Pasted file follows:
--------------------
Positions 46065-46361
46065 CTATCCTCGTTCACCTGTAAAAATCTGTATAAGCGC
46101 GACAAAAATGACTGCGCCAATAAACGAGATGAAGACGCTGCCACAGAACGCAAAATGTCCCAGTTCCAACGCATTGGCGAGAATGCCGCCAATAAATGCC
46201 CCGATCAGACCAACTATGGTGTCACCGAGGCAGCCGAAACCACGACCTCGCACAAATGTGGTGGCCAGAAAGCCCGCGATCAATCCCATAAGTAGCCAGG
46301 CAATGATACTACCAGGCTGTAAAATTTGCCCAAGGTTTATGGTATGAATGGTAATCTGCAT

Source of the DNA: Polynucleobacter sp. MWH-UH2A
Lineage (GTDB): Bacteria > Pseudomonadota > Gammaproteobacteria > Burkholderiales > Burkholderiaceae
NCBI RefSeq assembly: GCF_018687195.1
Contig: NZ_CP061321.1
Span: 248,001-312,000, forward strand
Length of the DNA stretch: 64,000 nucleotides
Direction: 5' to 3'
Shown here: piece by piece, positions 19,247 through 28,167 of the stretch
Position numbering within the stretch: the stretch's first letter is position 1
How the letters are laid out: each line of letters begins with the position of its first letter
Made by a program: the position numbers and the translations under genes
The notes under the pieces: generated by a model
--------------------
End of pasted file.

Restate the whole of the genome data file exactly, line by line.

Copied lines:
Positions 46065-46361
46065 CTATCCTCGTTCACCTGTAAAAATCTGTATAAGCGC
46101 GACAAAAATGACTGCGCCAATAAACGAGATGAAGACGCTGCCACAGAACGCAAAATGTCCCAGTTCCAACGCATTGGCGAGAATGCCGCCAATAAATGCC
46201 CCGATCAGACCAACTATGGTGTCACCGAGGCAGCCGAAACCACGACCTCGCACAAATGTGGTGGCCAGAAAGCCCGCGATCAATCCCATAAGTAGCCAGG
46301 CAATGATACTACCAGGCTGTAAAATTTGCCCAAGGTTTATGGTATGAATGGTAATCTGCAT

Source of the DNA: Polynucleobacter sp. MWH-UH2A
Lineage (GTDB): Bacteria > Pseudomonadota > Gammaproteobacteria > Burkholderiales > Burkholderiaceae
NCBI RefSeq assembly: GCF_018687195.1
Contig: NZ_CP061321.1
Span: 248,001-312,000, forward strand
Length of the DNA stretch: 64,000 nucleotides
Direction: 5' to 3'
Shown here: piece by piece, positions 19,247 through 28,167 of the stretch
Position numbering within the stretch: the stretch's first letter is position 1
How the letters are laid out: each line of letters begins with the position of its first letter
Made by a program: the position numbers and the translations under genes
The notes under the pieces: generated by a model